Cabernet Sauvignon is one of the most famous red wine grape varieties in the world. It is grown in almost every major wine producing country, spread across a lot of different climates and habitats. It is also known to be a great complement with other famous varieties such as Merlot and Cabernet Franc. It is the most widely planted grape variety worldwide (341,000 hectares). It is well known for its thick, durable skin and the vine’s resilience to the elements. It also is known for its dark color, as well as its alcohol content which goes over 13.5%. Most of these wines, especially from places such as California, Chile and Australia can reach over 15% too.
For many years, there were a lot of myths surrounding the true origin of Cabernet Sauvignon. The origin was unknown until 1996, where a team led by Dr. Meredith at UC Davis was able to discover the variety of the grapes. Cabernet Sauvignon isn’t the oldest wine grape variety. Dr. Meredith established this variety to be less than 600 years old, make it one of the newest wines in the wine industry. The oldest reference to this wine comes from the 18th century and Chateau Mouton. Cabernet Sauvignon got a massively spread in the 1800s, as it was used to replant the phylloxera ravaged vineyards of Europe.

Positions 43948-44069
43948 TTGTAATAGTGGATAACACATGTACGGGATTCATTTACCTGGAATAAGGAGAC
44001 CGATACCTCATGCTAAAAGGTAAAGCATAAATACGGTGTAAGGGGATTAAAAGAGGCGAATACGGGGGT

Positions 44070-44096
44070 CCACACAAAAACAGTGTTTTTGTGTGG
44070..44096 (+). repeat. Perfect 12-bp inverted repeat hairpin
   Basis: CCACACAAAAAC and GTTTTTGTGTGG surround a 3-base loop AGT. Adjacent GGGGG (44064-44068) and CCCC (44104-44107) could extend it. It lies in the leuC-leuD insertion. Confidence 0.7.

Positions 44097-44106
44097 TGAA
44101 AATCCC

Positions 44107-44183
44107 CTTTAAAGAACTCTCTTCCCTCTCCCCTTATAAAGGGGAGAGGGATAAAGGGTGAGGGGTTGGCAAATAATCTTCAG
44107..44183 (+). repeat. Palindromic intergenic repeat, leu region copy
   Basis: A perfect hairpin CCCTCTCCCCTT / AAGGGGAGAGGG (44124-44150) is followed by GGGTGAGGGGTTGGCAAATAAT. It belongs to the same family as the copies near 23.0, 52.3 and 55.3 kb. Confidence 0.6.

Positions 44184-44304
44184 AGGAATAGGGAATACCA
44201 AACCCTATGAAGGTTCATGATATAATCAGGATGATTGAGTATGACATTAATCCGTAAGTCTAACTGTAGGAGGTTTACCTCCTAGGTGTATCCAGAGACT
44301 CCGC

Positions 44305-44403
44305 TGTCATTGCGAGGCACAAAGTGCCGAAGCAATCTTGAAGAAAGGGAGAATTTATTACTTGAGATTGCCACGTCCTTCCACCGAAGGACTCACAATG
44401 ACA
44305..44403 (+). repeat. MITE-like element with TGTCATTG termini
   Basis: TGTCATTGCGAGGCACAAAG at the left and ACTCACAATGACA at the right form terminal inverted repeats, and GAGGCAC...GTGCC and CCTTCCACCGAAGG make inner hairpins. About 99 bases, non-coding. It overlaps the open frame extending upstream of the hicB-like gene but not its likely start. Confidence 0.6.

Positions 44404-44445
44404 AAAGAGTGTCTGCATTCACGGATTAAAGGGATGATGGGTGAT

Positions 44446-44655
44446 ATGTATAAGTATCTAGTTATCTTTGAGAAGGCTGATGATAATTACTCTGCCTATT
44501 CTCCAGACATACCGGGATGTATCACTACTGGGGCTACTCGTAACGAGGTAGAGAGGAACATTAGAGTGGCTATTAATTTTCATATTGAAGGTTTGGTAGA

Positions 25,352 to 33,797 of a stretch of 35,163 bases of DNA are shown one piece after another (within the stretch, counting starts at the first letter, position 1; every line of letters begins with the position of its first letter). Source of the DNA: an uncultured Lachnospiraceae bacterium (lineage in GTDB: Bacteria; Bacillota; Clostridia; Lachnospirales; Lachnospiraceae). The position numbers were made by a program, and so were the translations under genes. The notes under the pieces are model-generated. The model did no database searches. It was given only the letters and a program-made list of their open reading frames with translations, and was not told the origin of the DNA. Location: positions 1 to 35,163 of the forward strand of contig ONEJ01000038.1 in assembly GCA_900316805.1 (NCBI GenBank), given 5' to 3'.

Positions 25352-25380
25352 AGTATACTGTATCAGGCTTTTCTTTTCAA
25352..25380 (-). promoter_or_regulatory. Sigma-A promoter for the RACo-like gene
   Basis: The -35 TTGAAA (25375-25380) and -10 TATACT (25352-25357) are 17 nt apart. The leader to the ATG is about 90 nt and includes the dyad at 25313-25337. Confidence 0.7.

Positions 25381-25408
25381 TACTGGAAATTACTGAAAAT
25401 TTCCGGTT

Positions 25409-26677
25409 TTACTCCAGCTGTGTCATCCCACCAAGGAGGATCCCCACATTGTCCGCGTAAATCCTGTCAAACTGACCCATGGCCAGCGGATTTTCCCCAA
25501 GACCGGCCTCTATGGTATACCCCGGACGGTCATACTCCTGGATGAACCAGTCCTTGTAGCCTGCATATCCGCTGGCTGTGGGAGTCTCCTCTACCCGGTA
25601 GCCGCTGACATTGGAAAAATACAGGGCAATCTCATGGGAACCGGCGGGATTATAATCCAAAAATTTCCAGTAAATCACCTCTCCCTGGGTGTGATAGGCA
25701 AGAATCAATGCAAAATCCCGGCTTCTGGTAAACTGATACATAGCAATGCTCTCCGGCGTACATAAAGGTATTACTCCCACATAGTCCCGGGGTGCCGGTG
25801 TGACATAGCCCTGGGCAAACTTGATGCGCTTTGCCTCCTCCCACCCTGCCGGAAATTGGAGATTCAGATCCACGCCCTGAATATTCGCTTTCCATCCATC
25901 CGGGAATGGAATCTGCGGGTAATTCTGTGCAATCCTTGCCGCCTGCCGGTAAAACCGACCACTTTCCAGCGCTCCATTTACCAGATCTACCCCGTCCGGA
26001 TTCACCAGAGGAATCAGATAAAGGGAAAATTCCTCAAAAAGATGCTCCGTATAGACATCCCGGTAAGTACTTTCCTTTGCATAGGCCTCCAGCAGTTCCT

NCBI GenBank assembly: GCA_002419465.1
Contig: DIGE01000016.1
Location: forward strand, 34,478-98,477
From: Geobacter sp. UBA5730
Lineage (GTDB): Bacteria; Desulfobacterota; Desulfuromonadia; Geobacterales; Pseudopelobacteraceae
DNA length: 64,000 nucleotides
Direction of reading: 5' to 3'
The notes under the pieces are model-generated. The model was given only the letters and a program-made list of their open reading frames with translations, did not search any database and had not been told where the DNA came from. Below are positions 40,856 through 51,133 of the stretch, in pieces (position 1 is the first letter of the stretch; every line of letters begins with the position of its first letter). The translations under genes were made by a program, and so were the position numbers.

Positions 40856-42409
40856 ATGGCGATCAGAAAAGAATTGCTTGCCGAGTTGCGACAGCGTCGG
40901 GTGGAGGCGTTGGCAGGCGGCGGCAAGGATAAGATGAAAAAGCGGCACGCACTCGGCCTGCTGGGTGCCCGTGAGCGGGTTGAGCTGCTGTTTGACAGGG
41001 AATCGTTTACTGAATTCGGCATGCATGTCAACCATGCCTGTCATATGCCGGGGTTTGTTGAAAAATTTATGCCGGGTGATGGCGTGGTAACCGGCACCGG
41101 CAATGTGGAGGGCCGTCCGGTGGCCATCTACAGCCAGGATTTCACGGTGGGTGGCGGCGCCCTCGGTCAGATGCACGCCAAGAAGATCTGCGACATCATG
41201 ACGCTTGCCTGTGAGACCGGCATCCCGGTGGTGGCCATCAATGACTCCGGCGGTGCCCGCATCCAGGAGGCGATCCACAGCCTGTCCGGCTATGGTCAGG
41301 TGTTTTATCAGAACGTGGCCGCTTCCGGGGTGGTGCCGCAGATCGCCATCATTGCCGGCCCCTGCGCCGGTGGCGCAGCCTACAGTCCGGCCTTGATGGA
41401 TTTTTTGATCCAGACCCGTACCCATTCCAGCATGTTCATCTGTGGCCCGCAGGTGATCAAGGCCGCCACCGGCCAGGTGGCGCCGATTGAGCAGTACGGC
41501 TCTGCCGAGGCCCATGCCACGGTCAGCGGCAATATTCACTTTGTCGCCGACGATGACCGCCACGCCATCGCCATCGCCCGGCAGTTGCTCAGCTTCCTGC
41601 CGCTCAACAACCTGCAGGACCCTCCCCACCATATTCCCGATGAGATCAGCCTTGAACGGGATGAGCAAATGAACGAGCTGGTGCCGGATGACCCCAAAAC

Cabernet Sauvignon was first made in southwestern France through accidental breeding between Cabernet Franc grape and white Sauvignon Blanc grape. After discovering the grape, a lot of varieties were adopted by French winemakers in numerous parts of France, as they searched for highly durable and easy to grow plants. The grape was produced in Bordeaux on a high scale. Winemakers particularly preferred this variety due to the optimal level of tannins. This helped them to age better than other varieties.